After years of self induced inertia, the Government seems to be in a mood for reforms. But will that be enough to clear the economic mess that the country is in? While the Indian stock markets have cheered the recent reform measures, the concerns regarding rising fiscal deficit don't seem to be easing. Hence, the Government is now focusing on disinvestment to contain fiscal deficit and save the nation from a rating downgrade.
One should note here that last year, the Government could mop just Rs 140 bn of the 400 bn target in FY12. We slipped on this fiscal deficit target by a substantial margin of 65%. Keeping the volatile market conditions in mind, we think it would be over ambitious to assume that the target will be met this year. Unless the government does things differently. So, what can it do different this time to make the disinvestment of Rs 300 bn a success?
Well, the Kelkar committee has some suggestions for this. One way is launching an Exchange Traded Fund (ETF) made of public sector stocks. Such an ETF will offer benefits of diversification at low cost. However, it is hard to see how it will interest informed investors who may want a stake in a particular stock but not the entire basket of Government owned companies. Also, under subdued market conditions, the fate of an ETF is unlikely to be different from individual stock issuances. The other ways suggested by panel are to issue call options. While it can be popular since it gives investors the option (and not obligation) to buy shares, can hardly be a sure shot way to meet disinvestment target. Same is true for other options like investing or distributing surplus cash of PSUs as dividends.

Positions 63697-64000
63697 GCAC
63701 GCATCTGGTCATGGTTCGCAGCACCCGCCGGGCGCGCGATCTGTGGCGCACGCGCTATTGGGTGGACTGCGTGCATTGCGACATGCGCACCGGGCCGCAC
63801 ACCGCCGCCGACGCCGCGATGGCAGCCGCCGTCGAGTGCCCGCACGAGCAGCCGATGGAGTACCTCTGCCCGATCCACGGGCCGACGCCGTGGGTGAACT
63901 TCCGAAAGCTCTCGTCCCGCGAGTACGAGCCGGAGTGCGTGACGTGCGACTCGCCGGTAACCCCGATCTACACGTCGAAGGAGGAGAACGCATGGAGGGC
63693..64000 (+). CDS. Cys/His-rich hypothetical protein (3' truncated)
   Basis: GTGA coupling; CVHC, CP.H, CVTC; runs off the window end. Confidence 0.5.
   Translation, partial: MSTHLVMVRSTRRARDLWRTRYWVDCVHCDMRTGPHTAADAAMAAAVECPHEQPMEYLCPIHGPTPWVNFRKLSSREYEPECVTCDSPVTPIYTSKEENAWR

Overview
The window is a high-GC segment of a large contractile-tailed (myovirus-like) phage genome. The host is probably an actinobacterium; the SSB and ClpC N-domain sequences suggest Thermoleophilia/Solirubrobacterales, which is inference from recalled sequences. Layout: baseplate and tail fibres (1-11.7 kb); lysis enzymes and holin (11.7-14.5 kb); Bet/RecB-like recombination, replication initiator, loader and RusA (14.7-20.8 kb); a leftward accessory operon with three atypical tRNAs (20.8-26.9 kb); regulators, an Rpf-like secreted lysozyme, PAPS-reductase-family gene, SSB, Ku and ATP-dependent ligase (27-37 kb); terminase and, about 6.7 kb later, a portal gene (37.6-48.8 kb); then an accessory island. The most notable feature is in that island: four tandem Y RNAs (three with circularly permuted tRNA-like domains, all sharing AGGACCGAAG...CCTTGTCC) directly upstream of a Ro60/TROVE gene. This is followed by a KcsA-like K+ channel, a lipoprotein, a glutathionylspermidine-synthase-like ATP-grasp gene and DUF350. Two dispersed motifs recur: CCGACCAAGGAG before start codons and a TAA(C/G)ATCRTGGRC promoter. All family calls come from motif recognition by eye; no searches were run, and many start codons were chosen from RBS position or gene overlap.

Coming back to the target of Rs 300 bn this fiscal, about 70% of it is likely to be taken care of if the Government manages to sell its minority stakes in private companies like Hindustan Zinc and Bharat Aluminium Company (Balco) for which Vedanta group has already shown interest. But to meet the target, the Government needs to offer right price for such stakes to entice the investors who are quite sensitive to pricing. This was something too obvious from the damp response witnessed for Oil and Natural Gas Corporation's (ONGC) issue which was priced at a 2% premium. It will be crucial for the Government to get its act right for at least one issue. This would set a positive tone for the rest on list. And the perfect way to get it right is giving the investors an attractive discount.